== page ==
The Organ Trophy and a carving depicting 17 musical instruments in Saint Michan’s ... the Church is associated with Handel’s ‘Messiah’ (Photograph: Patrick Comerford, 2014)

Saint Michan’s also has a strong musical tradition: George Frideric Handel is said to have composed his Messiah on the organ which is dated 1724, or at least to have practised in advance of the first performance of Messiah on this organ.

In front of the gallery is the Organ Trophy, a piece of wood depicting 17 musical instruments, possibly carved by Henry Houghton or John Houghton, and installed in 1724.

Georg Friedrich Händel (1685-1759) became George Frideric Handel when he moved to London. In 1710, Handel became Kapellmeister to Prince Georg Ludwig, the Elector of Hanover in 1710; four years later, in 1714, Prince Georg became King George I. It is interesting that Handel prospered on the English-speaking world though the patronage of the House of Hanover and the accidents of birth and capriciousness of politicians that brought an obscure German princeling to the throne in London 300 years ago on 1 August 1714.

The site of the Music Hall in Fishamble Street, where Handel’s ‘Messiah’ had its first performance in 1742 (Photograph: Patrick Comerford, 2014)

Later, as I walked from All Saints’ to Christ Church Cathedral, I passed along Fishamble Street, where Handel’s Messiah had its first performance in the Music Hall on 13 April 1742 before an audience of about 700 people.

The site of the Music Hall and the performance is marked by a plaque hidden by railings, and the hotel next door is called the George Frederic Handel Hotel – how many spelling combinations are possible for the name of one composer?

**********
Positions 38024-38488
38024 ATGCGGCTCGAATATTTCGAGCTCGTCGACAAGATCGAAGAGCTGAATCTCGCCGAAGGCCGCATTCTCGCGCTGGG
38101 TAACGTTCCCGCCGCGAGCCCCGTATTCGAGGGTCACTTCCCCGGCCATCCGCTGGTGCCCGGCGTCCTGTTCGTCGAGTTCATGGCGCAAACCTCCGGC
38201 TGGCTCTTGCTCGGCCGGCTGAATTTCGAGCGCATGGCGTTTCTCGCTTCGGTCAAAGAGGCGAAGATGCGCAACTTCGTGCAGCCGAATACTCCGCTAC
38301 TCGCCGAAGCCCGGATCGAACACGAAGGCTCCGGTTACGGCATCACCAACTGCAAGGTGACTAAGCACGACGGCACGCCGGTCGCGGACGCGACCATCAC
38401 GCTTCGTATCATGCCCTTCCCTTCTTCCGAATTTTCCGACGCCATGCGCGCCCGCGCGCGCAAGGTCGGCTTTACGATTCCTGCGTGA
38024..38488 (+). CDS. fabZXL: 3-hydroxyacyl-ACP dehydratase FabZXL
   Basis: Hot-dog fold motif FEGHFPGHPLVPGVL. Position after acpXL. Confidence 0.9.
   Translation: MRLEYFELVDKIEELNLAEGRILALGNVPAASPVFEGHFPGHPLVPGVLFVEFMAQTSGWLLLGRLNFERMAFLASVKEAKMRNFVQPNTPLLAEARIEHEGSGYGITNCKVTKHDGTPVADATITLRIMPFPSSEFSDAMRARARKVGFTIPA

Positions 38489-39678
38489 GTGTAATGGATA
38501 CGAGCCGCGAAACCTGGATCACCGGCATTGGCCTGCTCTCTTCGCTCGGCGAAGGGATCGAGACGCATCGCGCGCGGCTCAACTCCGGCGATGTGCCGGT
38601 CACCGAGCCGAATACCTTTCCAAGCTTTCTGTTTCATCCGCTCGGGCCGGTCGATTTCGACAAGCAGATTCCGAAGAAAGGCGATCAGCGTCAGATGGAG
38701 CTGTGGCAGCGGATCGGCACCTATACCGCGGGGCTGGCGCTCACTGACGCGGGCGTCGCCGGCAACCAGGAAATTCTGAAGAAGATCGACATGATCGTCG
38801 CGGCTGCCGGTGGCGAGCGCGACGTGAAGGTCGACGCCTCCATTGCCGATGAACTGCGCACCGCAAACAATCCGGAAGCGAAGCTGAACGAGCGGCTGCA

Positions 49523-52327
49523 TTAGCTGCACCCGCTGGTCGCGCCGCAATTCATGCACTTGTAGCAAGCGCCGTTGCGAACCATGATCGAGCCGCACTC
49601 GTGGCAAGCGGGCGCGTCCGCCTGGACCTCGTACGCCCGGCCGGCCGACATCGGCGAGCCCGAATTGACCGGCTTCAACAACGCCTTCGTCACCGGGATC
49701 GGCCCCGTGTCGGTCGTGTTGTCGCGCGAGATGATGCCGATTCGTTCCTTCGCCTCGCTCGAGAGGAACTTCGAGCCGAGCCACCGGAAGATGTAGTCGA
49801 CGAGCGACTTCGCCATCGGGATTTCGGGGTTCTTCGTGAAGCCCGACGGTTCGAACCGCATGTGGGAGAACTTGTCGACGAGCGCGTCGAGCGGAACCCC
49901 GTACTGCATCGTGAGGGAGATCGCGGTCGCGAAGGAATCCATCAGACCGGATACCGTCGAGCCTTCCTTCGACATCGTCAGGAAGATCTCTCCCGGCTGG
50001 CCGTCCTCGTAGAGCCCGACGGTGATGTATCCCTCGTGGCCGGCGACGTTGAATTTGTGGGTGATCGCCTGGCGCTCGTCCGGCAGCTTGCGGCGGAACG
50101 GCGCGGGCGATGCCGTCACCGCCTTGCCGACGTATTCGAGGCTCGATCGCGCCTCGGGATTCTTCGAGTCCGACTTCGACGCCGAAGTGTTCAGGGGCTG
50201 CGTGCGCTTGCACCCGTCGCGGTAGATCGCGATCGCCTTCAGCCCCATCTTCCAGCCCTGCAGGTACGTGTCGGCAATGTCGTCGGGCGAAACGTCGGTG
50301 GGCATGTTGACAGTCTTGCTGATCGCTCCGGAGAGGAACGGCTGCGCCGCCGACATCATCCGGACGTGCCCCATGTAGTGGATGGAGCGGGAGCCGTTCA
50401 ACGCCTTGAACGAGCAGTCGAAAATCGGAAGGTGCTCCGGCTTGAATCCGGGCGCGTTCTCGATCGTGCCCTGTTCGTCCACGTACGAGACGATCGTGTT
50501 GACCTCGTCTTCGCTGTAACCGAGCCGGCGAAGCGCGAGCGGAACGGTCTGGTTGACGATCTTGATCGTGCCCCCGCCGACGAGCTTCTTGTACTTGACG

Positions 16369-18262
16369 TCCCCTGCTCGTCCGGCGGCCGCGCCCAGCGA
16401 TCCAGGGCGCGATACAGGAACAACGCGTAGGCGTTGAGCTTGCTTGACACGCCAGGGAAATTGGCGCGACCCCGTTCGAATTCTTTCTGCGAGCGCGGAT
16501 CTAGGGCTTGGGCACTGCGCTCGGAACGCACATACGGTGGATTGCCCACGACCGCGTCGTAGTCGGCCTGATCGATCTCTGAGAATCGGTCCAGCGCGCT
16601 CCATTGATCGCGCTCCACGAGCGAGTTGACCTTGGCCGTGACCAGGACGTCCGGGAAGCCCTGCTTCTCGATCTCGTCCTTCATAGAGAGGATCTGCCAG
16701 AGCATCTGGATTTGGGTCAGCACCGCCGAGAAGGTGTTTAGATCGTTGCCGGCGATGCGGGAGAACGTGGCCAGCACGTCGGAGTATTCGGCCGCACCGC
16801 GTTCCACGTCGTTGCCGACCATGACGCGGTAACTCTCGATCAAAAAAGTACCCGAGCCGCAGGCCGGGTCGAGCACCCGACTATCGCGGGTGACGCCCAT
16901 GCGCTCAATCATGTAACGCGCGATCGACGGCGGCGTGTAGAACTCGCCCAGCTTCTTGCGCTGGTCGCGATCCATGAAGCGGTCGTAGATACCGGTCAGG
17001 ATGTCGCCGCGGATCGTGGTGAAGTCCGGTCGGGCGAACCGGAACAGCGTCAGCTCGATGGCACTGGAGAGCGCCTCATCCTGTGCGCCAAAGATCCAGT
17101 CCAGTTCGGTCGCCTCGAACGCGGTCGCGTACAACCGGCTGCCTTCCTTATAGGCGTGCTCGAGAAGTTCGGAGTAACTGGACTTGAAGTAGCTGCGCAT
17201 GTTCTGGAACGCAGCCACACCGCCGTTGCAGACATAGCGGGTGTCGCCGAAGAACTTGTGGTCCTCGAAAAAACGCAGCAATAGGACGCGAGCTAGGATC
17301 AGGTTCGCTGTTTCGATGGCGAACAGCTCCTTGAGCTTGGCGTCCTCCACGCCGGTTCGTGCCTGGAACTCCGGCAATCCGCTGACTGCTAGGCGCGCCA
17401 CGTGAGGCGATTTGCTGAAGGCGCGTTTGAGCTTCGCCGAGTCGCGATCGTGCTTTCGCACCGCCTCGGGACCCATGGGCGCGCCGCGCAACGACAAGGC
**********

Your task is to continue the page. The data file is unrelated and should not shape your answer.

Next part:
Looking across to Donabate and Portrane from the sands at Robswalls in Malahide this afternoon (Photograph: Patrick Comerford, 2014)

Later, I was reminded of Handel’s Water Music when two of us went for walks on the beaches of Malahide and Portmarnock in north Co Dublin. The Water Music is a collection of orchestral movements, often published as three suites, composed by George Frideric Handel. It received its premiere on 17 July 1717 after King George I had requested a concert on the River Thames.

We drove out to Malahide for a late lunch in Cape Greko, the Greek-Cypriot restaurant in New Street, near the Marina in Malahide.

Later, carrying tastes and music and memories from holidays in Greece with us, we drove from Malahide along the coast at Robswalls, looking back towards the beaches of the Donabate Peninsula. Despite rains earlier in the afternoon, a small number of people were out on sailboards and small boats.

By the time we reached Portmarnock, there was a small number of families walking on the beach, but nobody seemed foolhardy enough to venture in for a swim.

There was no Mediterranean weather in Malahide today, but the sight of the beaches and the water was like music to our souls.

Hippocratic wisdom on the wall of Cape Greko in Malahide (Photograph: Patrick Comerford, 2014)